Unknown to most viewers, TV programmers can put commercials wherever they like. The benefit here? If, for example, there is no advertising in a given half-hour period of time, it doesn't officially count in TV ratings and viewership.
NBC did just that on Wednesday night -- shifting all its advertising out of the first prime-time half-hour of its Olympic coverage. Why? Because it was going up against the all-powerful "American Idol" - and who wants to lose to that big TV franchise?
Turns out NBC still lost to "Idol" - but the contest was a bit closer than it might have been. This came a week after the Olympics beat the big Fox show last Wednesday -- the first time "Idol" has lost to any TV show in six years.
Typically NBC's viewership for any Olympics climbs throughout the evening. NBC's didn't disclose its reasoning for the move. However, we can surmise its logic -- that giving national advertisers a later position garners better ratings.
Looking at the Super Bowl comparison, this would be like moving all those advertisers from the first and second quarters of the game to the third and fourth quarter -- when things typically start to get interesting.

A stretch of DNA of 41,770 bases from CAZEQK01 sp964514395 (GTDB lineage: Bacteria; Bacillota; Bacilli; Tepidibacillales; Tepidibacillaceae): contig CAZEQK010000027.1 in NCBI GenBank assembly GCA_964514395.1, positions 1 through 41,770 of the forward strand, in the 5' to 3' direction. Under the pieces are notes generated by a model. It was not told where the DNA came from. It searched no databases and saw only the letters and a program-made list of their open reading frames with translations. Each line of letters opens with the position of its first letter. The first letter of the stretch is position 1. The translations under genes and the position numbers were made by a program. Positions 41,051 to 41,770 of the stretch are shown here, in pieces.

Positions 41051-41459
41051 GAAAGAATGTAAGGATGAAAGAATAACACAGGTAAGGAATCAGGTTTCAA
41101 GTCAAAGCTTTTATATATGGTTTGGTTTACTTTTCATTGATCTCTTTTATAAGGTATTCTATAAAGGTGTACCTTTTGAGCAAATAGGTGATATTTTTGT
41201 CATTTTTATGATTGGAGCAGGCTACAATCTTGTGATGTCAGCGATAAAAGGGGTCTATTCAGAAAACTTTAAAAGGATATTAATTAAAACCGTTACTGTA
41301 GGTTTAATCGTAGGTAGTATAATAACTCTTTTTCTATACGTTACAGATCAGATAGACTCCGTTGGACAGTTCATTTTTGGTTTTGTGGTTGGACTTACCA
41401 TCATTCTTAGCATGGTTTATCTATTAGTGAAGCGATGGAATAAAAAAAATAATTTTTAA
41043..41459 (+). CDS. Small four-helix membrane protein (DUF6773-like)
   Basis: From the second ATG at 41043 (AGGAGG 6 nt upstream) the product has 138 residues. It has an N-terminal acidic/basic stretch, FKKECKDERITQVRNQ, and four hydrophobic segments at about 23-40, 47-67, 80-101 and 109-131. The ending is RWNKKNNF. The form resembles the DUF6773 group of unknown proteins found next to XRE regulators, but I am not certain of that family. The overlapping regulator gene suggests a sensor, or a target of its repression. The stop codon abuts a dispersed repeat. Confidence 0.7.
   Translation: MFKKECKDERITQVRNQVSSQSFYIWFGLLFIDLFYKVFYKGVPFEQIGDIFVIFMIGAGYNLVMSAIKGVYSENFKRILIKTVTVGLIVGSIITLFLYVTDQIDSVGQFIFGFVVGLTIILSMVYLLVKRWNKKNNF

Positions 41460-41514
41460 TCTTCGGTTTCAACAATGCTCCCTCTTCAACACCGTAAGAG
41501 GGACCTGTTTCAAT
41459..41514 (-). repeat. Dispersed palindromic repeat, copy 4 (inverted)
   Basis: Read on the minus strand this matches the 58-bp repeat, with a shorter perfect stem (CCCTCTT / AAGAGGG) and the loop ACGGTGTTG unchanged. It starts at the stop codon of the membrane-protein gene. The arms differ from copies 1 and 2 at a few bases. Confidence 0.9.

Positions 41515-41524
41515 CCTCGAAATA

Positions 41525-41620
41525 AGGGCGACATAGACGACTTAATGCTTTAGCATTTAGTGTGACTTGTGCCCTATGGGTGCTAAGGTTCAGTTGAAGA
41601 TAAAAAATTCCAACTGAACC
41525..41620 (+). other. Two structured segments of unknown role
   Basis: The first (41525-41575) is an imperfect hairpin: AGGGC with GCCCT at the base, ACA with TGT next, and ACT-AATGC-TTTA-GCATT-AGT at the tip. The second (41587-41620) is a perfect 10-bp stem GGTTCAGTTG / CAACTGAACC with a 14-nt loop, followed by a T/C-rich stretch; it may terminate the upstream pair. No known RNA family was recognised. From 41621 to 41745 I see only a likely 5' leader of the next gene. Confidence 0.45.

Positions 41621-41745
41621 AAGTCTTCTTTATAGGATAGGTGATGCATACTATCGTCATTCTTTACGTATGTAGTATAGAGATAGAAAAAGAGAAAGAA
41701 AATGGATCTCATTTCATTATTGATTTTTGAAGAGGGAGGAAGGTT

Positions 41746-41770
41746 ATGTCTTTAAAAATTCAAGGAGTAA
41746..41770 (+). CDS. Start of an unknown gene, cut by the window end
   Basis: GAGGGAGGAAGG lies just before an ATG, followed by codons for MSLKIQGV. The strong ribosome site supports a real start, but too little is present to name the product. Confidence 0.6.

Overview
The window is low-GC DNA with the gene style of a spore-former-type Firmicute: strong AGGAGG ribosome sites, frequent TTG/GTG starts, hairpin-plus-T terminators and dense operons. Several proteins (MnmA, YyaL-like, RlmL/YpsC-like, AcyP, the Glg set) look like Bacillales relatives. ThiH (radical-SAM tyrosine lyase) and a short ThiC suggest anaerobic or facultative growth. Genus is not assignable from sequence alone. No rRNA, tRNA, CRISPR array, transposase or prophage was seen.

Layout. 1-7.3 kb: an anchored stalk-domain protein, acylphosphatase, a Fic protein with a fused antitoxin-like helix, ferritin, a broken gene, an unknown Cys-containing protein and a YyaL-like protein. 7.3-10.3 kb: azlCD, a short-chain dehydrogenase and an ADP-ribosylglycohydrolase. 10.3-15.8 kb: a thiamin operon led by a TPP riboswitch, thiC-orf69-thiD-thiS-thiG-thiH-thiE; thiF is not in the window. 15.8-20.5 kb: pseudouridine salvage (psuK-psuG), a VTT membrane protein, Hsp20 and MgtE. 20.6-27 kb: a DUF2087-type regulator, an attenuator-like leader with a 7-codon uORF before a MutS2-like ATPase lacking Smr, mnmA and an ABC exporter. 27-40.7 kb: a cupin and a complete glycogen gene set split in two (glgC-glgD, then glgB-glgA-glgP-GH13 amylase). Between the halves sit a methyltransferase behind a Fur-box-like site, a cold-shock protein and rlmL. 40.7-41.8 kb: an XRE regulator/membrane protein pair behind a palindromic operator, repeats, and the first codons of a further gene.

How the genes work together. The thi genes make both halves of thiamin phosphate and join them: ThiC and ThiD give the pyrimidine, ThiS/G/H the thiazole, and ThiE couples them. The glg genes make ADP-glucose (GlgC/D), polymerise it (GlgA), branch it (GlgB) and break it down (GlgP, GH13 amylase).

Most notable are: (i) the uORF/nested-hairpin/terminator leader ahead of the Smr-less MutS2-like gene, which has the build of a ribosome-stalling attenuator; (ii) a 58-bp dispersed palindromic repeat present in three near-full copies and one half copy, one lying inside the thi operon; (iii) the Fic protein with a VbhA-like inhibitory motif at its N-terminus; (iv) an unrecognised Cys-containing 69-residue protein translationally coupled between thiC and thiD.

The two-hour-long "American Idol" on Wednesday averaged 22.8 million viewers and an 8.6 rating/23 share for the 18-49 viewers. From 8 p.m. to 10 p.m. on NBC, the Olympics averaged 19.5 million viewers and a 5.2 rating/14 share among 18-49ers.
But looking at only 8:30 p.m. to 10 p.m., NBC pulled in a 5.5 rating among 18-49 and 20.1 million viewers. The network pulled a lowly 3.7 rating and 15.6 million viewers in the 8 p.m. to 8:30 p.m. half hour.
All this might seems silly to the average consumer - like NBC was trying to hide something. But it's just business. NBC has also done this before with other Olympics.
A couple of years ago CBS messed around with putting extra advertising messages in the first-half of "Late Show with David Letterman" and "Late Late Show with Craig Ferguson" just to get the better, early program ratings.
NBC also did the same with "The Today Show" in the past -- moving advertising messages out of the low-rated first half-hour of that two-hour daily program.
If the industry moves to more granular exact minute, or second-by-second ratings, expect different messaging to be offered, as well as different ad scheduling.
But it's probably not what viewers want; definitely not a commercial-free ninth inning of a tied seventh World Series game.